At this point I feel like it’s kind of cliché to say that we’re living in a golden age of television, but truly, we are.
I’ve always been more of a movie girl than an avid TV watcher. Film is my favorite medium in which to experience a fictional story. However, with film releases drastically reduced and theaters closed for much of 2020, I ended up watching a lot more TV than I normally would, and I got to experience some truly great shows.
“The Mandalorian” and “The Umbrella Academy” (on Disney+ and Netflix, respectively) had amazing sophomore seasons, and I also got caught up on some excellent shows from the recent past, such as “The Night Manager,” an espionage thriller starring Tom Hiddleston.
TV shows have been telling incredible stories with the same caliber of acting and cinematography as the big Hollywood films, and streaming platforms like Netflix now offer series that are just as good as — and often even better than — the content offered on traditional broadcast TV.
I recently finished watching “The Queen’s Gambit” on Netflix, and I was blown away by how incredible this miniseries was. I know I’ve commented on this in my blogs in the past, but I actually prefer miniseries to traditional television series. With a miniseries, the creators aren’t pressured to keep a show going long past its expiration date, trying to milk more seasons out of a concept that should have been retired many episodes ago. A miniseries gives creators more time than a movie, but with a more manageable scope than an open-ended TV show. You get a complete arc in a limited number of episodes.
Normally, a TV show about chess wouldn’t be my first choice. I played chess as a kid but was never very good at it (my little brother always beat me, which drove me crazy). However, there was too much buzz around “The Queen’s Gambit” to ignore it, and it’s one of those shows that’s so good, it will make you care about the topic, even if you don’t think you’re all that interested.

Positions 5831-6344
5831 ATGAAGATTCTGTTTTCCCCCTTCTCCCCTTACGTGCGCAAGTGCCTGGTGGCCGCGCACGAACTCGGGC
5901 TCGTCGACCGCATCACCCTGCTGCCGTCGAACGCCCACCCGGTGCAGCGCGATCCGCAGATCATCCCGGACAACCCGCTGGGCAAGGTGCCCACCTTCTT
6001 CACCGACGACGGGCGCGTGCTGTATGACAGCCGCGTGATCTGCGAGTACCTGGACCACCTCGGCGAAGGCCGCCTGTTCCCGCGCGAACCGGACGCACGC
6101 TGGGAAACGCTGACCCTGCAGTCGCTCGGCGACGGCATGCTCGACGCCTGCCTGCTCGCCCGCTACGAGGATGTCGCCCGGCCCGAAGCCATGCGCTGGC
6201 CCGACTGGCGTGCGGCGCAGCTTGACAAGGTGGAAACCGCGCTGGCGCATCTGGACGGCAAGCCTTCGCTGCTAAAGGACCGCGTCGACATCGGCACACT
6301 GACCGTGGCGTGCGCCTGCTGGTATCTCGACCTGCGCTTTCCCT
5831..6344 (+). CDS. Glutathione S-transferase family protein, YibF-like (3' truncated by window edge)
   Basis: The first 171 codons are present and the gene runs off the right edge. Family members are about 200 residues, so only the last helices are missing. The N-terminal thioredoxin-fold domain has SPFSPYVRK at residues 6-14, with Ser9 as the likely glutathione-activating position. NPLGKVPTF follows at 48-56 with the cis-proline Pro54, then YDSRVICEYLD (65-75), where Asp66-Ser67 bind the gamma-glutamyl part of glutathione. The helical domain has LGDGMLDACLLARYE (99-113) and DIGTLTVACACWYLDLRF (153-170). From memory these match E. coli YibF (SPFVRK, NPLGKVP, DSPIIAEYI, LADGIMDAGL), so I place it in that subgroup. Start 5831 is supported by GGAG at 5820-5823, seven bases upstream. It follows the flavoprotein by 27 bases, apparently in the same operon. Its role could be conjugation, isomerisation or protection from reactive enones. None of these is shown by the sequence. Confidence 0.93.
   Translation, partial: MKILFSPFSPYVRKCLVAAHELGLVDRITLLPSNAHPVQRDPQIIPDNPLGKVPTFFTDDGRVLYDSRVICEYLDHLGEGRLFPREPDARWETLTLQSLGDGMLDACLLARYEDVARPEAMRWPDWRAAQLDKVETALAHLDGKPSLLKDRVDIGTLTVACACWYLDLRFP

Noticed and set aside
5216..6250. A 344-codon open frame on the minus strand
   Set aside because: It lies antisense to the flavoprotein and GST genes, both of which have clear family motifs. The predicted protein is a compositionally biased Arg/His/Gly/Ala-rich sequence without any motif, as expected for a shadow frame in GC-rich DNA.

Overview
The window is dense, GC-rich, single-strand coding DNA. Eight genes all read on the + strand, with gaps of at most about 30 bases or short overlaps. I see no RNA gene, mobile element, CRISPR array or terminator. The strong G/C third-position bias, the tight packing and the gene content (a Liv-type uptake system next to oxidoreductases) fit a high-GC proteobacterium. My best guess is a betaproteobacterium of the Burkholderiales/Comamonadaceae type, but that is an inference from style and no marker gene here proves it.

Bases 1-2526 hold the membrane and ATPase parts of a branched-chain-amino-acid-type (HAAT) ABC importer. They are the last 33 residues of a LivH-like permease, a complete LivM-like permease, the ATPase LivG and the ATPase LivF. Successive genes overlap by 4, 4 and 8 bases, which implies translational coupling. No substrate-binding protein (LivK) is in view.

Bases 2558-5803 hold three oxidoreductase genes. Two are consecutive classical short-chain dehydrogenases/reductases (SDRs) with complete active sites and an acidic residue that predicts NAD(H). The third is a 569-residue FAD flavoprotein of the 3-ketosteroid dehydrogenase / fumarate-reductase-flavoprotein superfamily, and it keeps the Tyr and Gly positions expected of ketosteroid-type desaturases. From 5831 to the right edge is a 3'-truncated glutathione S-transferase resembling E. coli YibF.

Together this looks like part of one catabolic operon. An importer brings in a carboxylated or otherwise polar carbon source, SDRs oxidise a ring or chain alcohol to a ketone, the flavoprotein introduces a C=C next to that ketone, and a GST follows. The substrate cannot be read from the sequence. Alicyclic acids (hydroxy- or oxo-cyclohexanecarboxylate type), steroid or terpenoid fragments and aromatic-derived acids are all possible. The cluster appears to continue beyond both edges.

The 1960s-set miniseries stars Anya Taylor-Joy as Beth Harmon, a child chess prodigy with a tragic past. Harmon is orphaned at a young age and sent to live at a dreary home for girls, with little hope that a loving family will ever adopt her. One day, she discovers the school custodian in the basement with a chessboard, and she eventually convinces him to teach her.
As it turns out, Harmon has a knack for playing chess, and the custodian is impressed with her natural skills. Harmon has the ability to look up at the ceiling at night and visualize moves on a chess board, helping her to develop new strategies to outwit her opponents.
Harmon keeps gaining prestige in the chess world, and soon she is winning high-level competitions. To outsiders, it appears that Harmon is now living a charmed life as a triumphant success story. She has fame, wealth, and a razor-sharp mind that is the envy of her (predominantly) older male opponents.
However, behind the scenes, Harmon is an absolute mess. She’s addicted to pills and alcohol, and her self-destructive habits threaten not only her chess career, but her life.
Without giving away any major spoilers, “The Queen’s Gambit” is a tragic story that does have a happy ending. Normally I don’t like to give away any hint of how a show ends, but after the long, difficult year that was 2020 (and the rough start to 2021), I want to give people a head’s up that if you’re looking for a story that’s both thought-provoking and inspiring, “The Queen’s Gambit” absolutely delivers.
I always love a good period piece, and I enjoyed the show’s 1960s setting. The costumes are fabulous, and watching Harmon challenge the misogynistic norms of her day is part of what makes this show so compelling.
While I’ve never really been able to wrap my head around chess (even though I’m an avid board gamer), I had no problem following along with the story in “The Queen’s Gambit.” The showrunners find some really creative ways to film the action during Harmon’s chess games, and they manage to make her final chess match in the show feel as high-stakes as the final scene in a big-budget superhero film.
“The Queen’s Gambit” proves that if the material is good, you can pretty much tell a story about any topic and convince people to watch it. This series takes a somewhat tired genre — inspirational sports film — and gives it an entirely new spin, introducing audiences to the world of competitive chess and providing us with a glimpse into the life of a complex young woman.
Watching “The Queen’s Gambit” actually made me want to break out a chess board and give the game another try, even though I hadn’t played in many years. And who knows what future chess prodigy may watch this show and be inspired?